IPR Update: Counterfeiting arrests

Sam Engutsamy, February 11 2010

Markets such as the Silk market, the Pearl market, and Yashow are famous amongst foreign visitors to Beijing looking for a deal on fake goods. At any of the above places counterfeit watches, bags, shoes, wallets and much more can be haggled down to an impressive and affordable price. However, in light of recent arrests how long is this all likely to last for?

I recently read a Chinese news article announcing that the once general manager of Beijing¡¯s Silk Market, Wang Zili, had been detained by police for allowing the sale of counterfeit products and bribe taking. Wang Zili, who resigned from his post in July 2009, faces allegations that he supported, and even encouraged retailers to sell illegal goods.

The article also outlined that a Silk Market vendor had been sentenced by the courts to three and a half years for selling counterfeit bags, including brands such as Louis Vuitton and Gucci. As well as imposing a custodial sentence on the individual, the courts fined him 10 000 RMB (approximately 1500 USD)

Intellectually property right protection has long been seen as a serious issue for many foreign corporations looking to enter the China market. Progress is however being made. Recently, Strix, a company established on the Isle of Man, successful won a patent infringement case against two domestic Chinese corporations, who were fined in total 9.1 million RMB.

During my nine month sprint in Beijing, I have come across a number of obvious and blatant fakes such as Paul Smith trainers, Ray Ban sunglasses, and Armani watches. The demand for such products is extremely high. A pair of genuine Ray Ban sunglasses which may cost 195 USD for example, will set you back (if you¡¯re a good bargainer) around 25 RMB in one of the above markets, which is approximately 3.65 USD, around a 98% mark down in usual RRP. The price may be great, however you are loosing out on the high quality production standards, uncomfortable fits, and likely breakable within a matter of days.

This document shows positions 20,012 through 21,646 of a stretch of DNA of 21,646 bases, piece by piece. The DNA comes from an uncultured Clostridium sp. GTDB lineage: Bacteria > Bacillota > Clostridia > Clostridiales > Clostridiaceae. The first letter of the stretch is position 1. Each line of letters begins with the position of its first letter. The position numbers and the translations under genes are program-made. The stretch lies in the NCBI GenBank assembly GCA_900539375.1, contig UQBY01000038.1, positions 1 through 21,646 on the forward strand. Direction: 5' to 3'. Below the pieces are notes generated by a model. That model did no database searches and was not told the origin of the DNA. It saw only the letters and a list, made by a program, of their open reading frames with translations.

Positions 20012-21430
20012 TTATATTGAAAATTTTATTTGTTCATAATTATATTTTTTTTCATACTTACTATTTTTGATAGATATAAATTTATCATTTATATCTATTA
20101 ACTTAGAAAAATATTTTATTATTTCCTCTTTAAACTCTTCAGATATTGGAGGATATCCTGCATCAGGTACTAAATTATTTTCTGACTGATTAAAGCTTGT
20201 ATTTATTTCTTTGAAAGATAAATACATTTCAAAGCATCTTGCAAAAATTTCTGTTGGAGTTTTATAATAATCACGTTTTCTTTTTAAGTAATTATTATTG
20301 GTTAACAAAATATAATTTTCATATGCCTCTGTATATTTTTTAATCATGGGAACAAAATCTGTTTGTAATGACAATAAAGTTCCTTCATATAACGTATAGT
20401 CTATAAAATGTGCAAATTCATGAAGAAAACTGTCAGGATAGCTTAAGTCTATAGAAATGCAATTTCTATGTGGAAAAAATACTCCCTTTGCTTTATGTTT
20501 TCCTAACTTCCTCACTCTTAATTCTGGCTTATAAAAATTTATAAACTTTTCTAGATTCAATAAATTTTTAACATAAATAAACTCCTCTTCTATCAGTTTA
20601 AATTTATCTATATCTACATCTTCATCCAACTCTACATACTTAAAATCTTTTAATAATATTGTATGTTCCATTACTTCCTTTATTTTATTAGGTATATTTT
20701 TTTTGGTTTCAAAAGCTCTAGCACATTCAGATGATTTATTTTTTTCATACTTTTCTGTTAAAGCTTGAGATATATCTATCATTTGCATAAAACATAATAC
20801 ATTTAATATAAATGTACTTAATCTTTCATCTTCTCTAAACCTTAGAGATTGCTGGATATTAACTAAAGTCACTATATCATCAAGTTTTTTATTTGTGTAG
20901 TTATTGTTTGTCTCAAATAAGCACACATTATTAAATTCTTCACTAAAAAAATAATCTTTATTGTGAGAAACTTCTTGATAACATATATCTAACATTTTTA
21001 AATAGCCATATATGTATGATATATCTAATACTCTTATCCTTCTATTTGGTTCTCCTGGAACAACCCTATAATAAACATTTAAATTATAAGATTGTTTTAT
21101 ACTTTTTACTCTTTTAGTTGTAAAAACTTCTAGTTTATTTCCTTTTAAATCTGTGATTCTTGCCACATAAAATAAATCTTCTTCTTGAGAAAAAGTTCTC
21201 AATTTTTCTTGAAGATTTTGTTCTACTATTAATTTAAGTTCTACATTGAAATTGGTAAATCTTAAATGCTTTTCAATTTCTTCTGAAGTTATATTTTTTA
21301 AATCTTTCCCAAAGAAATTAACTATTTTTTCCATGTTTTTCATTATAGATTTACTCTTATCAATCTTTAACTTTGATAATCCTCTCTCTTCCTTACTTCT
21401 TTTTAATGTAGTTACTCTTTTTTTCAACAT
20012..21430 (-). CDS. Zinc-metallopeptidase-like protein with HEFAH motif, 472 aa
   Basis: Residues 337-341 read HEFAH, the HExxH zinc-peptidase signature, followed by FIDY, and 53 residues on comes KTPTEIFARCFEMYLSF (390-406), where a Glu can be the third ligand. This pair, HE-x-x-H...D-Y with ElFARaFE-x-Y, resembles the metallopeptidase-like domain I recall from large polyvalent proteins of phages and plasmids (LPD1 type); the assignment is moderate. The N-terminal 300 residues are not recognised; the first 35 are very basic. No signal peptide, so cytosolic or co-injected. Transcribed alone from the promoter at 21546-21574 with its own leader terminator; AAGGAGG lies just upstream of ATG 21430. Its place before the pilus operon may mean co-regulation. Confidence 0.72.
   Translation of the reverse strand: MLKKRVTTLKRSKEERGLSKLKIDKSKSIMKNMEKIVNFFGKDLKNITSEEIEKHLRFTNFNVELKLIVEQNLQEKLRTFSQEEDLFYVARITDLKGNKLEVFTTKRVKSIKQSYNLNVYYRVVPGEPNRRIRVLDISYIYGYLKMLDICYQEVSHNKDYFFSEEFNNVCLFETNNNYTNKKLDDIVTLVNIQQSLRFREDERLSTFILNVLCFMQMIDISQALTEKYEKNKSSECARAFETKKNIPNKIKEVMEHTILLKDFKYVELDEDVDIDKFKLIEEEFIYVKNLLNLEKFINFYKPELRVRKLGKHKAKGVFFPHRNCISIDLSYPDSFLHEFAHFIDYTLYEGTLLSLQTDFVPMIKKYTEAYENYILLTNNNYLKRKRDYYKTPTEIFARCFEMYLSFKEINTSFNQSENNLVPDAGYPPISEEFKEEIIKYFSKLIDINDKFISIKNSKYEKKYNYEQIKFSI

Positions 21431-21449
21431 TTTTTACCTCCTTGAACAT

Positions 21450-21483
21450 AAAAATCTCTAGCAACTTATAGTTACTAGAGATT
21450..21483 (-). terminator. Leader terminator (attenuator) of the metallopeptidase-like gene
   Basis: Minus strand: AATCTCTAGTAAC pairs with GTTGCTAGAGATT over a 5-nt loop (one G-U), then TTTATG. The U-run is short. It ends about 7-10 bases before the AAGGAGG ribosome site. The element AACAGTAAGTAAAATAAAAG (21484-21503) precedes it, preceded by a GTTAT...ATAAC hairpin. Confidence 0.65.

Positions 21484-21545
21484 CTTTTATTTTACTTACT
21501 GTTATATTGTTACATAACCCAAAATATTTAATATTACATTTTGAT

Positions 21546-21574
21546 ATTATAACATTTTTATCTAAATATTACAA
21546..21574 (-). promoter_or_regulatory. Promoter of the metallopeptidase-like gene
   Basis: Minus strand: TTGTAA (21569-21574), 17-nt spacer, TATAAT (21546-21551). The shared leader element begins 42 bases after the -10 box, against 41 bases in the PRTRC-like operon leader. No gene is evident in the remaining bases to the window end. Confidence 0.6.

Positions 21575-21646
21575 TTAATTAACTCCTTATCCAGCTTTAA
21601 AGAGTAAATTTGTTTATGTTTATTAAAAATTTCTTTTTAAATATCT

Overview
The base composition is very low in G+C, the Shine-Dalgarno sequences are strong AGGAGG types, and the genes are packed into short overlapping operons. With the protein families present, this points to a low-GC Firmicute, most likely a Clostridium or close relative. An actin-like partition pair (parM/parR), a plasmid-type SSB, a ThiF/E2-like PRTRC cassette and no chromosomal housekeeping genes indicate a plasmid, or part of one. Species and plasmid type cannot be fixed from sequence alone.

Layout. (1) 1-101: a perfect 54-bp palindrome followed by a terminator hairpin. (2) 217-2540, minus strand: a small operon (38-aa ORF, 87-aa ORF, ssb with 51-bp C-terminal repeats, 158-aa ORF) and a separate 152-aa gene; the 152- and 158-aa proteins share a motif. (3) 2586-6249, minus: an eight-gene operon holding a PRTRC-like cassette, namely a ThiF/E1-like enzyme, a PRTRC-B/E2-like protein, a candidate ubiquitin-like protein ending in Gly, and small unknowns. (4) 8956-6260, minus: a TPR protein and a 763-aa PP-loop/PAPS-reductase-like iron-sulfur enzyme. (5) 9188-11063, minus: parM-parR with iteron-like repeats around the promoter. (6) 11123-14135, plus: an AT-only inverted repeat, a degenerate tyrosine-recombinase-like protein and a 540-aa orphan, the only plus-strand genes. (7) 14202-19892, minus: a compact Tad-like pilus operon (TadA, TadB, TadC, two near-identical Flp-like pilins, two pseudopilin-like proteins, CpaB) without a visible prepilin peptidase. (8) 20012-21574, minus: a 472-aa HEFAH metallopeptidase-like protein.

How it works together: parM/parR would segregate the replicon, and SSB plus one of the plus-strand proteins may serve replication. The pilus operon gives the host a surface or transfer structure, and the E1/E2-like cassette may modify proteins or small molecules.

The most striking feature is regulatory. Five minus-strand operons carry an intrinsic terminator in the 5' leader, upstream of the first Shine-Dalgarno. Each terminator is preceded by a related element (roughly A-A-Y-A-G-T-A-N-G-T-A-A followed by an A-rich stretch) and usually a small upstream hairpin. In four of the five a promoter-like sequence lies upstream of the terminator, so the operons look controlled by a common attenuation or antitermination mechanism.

Article 9 of China¡¯s National IP Strategy states the following:

The intellectual property law enforcement and administration systems need to be strengthened. The judicial protection and administrative law-enforcement systems need to be strengthened, while judicial protection of IPRs should play its leading role. The efficiency and level of law-enforcement need to be improved and public services need to be strengthened.

Source: http://www.gov.cn/english/2008-06/21/content_1023471.htm

From recent IPR developments, it appears that this is in fact what is happening. The judiciary are leading the way in protecting IPR, and stories as the one above highlight that enforcement is in fact taking place. The steps being made are positive; however an incrementing policy of enforcement and higher deterrents are likely to be necessary to make a mark upon the counterfeiting industry in China.



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